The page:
It depends on what you want! Your site really doesn't affect specialty selection in any way - shadowing may be slightly limited compared to Vancouver, but clerkship offers equal opportunity to explore specialties and pre-clerkship really has no bearing on CaRMS. 
    From what little I know (my info is most accurate about IMP, my site):
    Vancouver  
    Great for having every shadowing opportunity in almost every niche specialty you can imagine. Lots of technology. In anatomy lab, they have this 3D Sectra Anatomy Visualization Table and often radiology residents come in to walk you through a short 3D rendering/radiology session on the anatomy you are dissecting that day. Some people love it, others don't find it too helpful but it is cool to see Clubs and leadership positions are abundant. There are still clubs and some class council leadership positions at distributed sites, but they are more limited. The class size can be really overwhelming. I hated having >200 people in lecture hall and felt it was hard to get to know classmates or instructors and tutors.  Housing is much much more expensive in Vancouver (although I heard that Kelowna was getting more expensive this year?) General Distributed Site Info:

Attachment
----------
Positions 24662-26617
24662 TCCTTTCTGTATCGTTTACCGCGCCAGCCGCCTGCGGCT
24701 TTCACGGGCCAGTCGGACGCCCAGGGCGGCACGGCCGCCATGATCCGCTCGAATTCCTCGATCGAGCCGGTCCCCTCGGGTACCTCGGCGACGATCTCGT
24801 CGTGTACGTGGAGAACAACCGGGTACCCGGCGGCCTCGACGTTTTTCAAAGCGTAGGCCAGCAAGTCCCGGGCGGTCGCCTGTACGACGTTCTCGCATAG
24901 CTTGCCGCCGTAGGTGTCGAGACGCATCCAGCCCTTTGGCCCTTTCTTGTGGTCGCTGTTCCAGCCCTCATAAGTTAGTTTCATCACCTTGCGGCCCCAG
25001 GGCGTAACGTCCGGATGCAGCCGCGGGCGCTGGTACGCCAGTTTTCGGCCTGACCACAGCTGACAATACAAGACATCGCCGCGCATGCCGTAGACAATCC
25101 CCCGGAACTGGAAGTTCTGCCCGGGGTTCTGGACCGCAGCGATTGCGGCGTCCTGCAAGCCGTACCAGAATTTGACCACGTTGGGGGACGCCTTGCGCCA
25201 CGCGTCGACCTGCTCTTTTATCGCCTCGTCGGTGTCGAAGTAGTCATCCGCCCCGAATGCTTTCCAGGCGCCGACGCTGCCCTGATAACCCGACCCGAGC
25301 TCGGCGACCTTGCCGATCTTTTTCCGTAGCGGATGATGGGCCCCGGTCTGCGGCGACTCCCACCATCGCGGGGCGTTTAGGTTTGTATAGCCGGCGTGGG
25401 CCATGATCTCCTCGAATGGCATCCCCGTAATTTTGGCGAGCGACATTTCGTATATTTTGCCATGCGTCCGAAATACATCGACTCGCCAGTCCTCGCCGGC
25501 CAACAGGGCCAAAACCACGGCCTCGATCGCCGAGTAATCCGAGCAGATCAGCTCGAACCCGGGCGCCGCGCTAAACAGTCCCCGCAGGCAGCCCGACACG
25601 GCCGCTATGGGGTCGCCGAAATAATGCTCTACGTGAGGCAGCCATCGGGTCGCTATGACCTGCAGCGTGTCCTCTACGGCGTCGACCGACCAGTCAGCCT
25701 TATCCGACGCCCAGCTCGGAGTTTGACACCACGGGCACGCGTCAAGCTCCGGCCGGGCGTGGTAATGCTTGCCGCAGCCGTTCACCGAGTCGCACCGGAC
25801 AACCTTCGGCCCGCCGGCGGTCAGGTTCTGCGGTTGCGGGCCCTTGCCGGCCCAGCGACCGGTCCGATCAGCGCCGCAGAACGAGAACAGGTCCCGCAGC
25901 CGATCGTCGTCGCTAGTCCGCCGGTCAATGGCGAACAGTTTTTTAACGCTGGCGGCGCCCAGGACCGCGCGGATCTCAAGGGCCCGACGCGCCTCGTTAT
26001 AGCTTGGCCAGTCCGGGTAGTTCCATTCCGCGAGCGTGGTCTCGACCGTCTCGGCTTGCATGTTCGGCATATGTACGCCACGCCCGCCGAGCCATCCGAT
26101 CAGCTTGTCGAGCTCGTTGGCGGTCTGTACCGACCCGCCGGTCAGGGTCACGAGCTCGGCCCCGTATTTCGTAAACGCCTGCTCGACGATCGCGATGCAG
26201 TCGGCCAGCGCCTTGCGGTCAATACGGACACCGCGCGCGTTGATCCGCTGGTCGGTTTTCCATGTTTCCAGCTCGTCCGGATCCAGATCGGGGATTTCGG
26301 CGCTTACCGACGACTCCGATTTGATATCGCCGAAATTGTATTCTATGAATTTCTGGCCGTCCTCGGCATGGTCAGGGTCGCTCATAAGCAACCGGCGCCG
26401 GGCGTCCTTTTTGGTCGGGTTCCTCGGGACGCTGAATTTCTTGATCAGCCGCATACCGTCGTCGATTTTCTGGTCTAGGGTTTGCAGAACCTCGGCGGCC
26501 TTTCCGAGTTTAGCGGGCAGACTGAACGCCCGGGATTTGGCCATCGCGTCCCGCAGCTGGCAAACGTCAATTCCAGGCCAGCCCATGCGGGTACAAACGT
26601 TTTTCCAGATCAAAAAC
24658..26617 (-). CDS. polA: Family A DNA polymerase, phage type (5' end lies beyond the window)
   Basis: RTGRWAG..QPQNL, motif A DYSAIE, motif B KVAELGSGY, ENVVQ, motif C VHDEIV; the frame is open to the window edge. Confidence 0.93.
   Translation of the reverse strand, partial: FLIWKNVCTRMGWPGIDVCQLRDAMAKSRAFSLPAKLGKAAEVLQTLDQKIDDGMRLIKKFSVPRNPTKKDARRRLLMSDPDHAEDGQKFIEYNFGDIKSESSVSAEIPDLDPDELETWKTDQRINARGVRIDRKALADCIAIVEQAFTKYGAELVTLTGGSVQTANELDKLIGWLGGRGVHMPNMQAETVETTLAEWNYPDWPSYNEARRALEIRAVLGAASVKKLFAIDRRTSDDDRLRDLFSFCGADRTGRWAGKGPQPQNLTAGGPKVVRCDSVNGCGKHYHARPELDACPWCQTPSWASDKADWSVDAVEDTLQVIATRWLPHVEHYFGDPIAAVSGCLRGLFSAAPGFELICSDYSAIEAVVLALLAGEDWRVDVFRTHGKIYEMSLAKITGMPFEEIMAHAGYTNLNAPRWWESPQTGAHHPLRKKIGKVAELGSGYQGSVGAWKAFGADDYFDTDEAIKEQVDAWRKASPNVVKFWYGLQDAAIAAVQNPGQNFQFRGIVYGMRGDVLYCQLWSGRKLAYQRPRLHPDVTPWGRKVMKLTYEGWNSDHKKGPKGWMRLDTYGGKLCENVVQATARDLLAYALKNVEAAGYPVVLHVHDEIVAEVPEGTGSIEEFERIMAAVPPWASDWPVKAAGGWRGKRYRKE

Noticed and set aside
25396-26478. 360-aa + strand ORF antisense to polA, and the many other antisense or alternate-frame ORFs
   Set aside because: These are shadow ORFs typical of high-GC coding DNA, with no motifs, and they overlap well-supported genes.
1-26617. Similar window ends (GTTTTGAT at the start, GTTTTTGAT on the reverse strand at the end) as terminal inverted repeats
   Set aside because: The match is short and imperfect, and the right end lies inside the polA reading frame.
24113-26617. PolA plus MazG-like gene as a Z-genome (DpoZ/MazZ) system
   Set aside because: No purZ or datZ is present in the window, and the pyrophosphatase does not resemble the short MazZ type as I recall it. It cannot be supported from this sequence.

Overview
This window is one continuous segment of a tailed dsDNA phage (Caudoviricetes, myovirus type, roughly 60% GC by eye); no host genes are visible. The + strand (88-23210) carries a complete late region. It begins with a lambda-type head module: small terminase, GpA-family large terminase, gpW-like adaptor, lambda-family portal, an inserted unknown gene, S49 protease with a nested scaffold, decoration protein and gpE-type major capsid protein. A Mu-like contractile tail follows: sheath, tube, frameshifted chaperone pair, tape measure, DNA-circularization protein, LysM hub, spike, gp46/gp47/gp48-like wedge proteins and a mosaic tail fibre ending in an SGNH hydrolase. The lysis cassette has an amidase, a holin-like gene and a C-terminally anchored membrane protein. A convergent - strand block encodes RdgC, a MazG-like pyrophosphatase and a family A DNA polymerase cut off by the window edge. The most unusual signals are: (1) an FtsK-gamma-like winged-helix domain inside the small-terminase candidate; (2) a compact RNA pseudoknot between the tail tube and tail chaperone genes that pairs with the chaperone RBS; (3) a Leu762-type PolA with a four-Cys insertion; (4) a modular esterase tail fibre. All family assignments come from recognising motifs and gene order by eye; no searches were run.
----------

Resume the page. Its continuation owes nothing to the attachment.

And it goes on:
Having only 32 people in your class is amazing (in my opinion). Still big enough to find a group of friends where you connect and share a lot in common, but small enough that you know everyone at least a little bit. In clinical skills, your groups are often smaller so you get more time and 1:1 instruction You sometimes get more family practice visits (all sites are supposed to have 10 visits in second semester, but Vancouver was cut down to 5 because they couldn't get enough preceptors) In clerkship, you supposedly get to do more stuff than clerks in Vancouver because you aren't competing with multiple residents and fellows who have seniority Most lectures are done in Vancouver and video-conferanced to the sites. You can still ask questions to the lecturer in Vancouver over microphones. Some people don't like this, but I love it. Unless someone is asking a question, you're not really on camera so you can stretch or stand up during lecture if you need to. One time a classmate was really sore so she just sat down on her yoga mat and quietly stretched through the lecture In lab, the ratio of tutors to students is usually much higher  It can be stressful needing to move from Vancouver to your distributed site in December over the break Victoria: